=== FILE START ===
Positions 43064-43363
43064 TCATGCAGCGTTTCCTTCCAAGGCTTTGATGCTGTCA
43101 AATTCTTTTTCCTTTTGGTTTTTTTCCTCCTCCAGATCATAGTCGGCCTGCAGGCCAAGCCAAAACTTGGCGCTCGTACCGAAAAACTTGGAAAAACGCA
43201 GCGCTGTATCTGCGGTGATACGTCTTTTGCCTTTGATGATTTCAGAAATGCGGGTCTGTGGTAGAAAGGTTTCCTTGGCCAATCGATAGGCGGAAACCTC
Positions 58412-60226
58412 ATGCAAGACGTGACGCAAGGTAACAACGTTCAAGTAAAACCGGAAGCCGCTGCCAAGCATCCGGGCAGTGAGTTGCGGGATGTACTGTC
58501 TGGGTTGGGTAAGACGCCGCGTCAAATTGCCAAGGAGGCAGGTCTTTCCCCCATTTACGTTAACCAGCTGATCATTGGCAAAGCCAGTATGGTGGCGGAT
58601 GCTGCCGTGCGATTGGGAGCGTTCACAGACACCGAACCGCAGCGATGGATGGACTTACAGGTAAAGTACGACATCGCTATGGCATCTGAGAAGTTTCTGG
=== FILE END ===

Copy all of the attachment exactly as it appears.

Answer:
Positions 43064-43363
43064 TCATGCAGCGTTTCCTTCCAAGGCTTTGATGCTGTCA
43101 AATTCTTTTTCCTTTTGGTTTTTTTCCTCCTCCAGATCATAGTCGGCCTGCAGGCCAAGCCAAAACTTGGCGCTCGTACCGAAAAACTTGGAAAAACGCA
43201 GCGCTGTATCTGCGGTGATACGTCTTTTGCCTTTGATGATTTCAGAAATGCGGGTCTGTGGTAGAAAGGTTTCCTTGGCCAATCGATAGGCGGAAACCTC
Positions 58412-60226
58412 ATGCAAGACGTGACGCAAGGTAACAACGTTCAAGTAAAACCGGAAGCCGCTGCCAAGCATCCGGGCAGTGAGTTGCGGGATGTACTGTC
58501 TGGGTTGGGTAAGACGCCGCGTCAAATTGCCAAGGAGGCAGGTCTTTCCCCCATTTACGTTAACCAGCTGATCATTGGCAAAGCCAGTATGGTGGCGGAT
58601 GCTGCCGTGCGATTGGGAGCGTTCACAGACACCGAACCGCAGCGATGGATGGACTTACAGGTAAAGTACGACATCGCTATGGCATCTGAGAAGTTTCTGG